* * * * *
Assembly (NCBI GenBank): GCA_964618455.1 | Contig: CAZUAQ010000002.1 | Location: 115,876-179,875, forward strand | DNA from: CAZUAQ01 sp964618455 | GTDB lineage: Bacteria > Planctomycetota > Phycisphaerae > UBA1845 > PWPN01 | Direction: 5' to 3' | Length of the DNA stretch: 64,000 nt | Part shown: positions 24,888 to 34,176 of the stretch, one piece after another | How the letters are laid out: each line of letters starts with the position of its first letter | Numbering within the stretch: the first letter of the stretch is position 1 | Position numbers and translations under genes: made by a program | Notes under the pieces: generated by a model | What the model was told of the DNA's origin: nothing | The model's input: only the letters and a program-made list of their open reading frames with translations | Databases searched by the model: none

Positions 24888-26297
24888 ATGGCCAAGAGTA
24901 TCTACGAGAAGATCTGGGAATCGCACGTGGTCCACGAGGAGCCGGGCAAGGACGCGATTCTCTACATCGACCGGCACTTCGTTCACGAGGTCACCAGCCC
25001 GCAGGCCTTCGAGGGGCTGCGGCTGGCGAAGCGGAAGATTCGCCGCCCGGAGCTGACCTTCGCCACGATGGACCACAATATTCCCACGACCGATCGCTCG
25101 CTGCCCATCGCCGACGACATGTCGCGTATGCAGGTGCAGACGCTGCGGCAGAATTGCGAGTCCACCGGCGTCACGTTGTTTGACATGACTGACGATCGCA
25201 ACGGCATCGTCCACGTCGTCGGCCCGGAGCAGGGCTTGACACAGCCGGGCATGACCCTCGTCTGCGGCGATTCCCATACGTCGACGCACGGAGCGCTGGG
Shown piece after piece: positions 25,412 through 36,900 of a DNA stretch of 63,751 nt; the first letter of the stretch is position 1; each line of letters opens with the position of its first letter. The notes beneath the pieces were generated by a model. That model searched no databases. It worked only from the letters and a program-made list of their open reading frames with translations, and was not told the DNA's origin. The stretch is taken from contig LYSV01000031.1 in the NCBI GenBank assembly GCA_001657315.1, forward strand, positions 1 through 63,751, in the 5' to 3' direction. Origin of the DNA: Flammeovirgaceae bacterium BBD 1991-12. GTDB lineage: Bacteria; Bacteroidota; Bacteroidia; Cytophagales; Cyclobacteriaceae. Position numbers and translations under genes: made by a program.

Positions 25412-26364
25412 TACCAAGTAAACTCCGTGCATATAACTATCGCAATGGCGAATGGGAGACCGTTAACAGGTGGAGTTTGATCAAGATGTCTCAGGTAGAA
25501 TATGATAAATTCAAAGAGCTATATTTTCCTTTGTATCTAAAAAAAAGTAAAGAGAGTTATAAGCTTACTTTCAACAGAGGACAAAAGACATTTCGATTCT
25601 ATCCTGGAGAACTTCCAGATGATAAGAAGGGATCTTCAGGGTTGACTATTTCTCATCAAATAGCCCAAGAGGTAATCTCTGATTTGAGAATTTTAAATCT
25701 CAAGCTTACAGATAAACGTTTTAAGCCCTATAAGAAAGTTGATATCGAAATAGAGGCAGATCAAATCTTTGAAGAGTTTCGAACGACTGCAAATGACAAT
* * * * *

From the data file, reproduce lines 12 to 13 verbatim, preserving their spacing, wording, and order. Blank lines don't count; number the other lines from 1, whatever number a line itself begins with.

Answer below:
25601 ATCCTGGAGAACTTCCAGATGATAAGAAGGGATCTTCAGGGTTGACTATTTCTCATCAAATAGCCCAAGAGGTAATCTCTGATTTGAGAATTTTAAATCT
25701 CAAGCTTACAGATAAACGTTTTAAGCCCTATAAGAAAGTTGATATCGAAATAGAGGCAGATCAAATCTTTGAAGAGTTTCGAACGACTGCAAATGACAAT